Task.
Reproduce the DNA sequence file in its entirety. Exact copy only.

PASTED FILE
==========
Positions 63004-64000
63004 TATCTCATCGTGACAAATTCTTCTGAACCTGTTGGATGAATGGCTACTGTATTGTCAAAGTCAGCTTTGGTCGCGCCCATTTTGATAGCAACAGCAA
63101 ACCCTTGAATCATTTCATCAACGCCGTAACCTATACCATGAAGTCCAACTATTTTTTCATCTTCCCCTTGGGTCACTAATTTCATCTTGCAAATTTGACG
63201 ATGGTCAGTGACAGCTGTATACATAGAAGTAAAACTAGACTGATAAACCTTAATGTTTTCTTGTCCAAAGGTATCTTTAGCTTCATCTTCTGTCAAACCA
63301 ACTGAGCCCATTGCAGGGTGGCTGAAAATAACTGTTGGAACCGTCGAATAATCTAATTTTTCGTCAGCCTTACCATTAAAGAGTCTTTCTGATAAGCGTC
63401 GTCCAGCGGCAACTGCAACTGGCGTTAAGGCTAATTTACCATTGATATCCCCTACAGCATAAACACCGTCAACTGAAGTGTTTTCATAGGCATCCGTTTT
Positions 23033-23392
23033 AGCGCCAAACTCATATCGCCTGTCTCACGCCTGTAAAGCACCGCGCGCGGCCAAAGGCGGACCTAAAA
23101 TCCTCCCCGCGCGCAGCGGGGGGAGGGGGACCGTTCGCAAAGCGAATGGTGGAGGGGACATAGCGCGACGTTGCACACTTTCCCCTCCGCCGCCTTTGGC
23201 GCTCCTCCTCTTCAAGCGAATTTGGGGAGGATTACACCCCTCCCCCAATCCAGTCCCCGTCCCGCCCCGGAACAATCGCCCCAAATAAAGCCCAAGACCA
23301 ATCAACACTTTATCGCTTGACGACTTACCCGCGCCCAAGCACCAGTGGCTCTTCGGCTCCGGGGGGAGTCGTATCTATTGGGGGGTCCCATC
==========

Positions 63004-64000
63004 TATCTCATCGTGACAAATTCTTCTGAACCTGTTGGATGAATGGCTACTGTATTGTCAAAGTCAGCTTTGGTCGCGCCCATTTTGATAGCAACAGCAA
63101 ACCCTTGAATCATTTCATCAACGCCGTAACCTATACCATGAAGTCCAACTATTTTTTCATCTTCCCCTTGGGTCACTAATTTCATCTTGCAAATTTGACG
63201 ATGGTCAGTGACAGCTGTATACATAGAAGTAAAACTAGACTGATAAACCTTAATGTTTTCTTGTCCAAAGGTATCTTTAGCTTCATCTTCTGTCAAACCA
63301 ACTGAGCCCATTGCAGGGTGGCTGAAAATAACTGTTGGAACCGTCGAATAATCTAATTTTTCGTCAGCCTTACCATTAAAGAGTCTTTCTGATAAGCGTC
63401 GTCCAGCGGCAACTGCAACTGGCGTTAAGGCTAATTTACCATTGATATCCCCTACAGCATAAACACCGTCAACTGAAGTGTTTTCATAGGCATCCGTTTT
Positions 23033-23392
23033 AGCGCCAAACTCATATCGCCTGTCTCACGCCTGTAAAGCACCGCGCGCGGCCAAAGGCGGACCTAAAA
23101 TCCTCCCCGCGCGCAGCGGGGGGAGGGGGACCGTTCGCAAAGCGAATGGTGGAGGGGACATAGCGCGACGTTGCACACTTTCCCCTCCGCCGCCTTTGGC
23201 GCTCCTCCTCTTCAAGCGAATTTGGGGAGGATTACACCCCTCCCCCAATCCAGTCCCCGTCCCGCCCCGGAACAATCGCCCCAAATAAAGCCCAAGACCA
23301 ATCAACACTTTATCGCTTGACGACTTACCCGCGCCCAAGCACCAGTGGCTCTTCGGCTCCGGGGGGAGTCGTATCTATTGGGGGGTCCCATC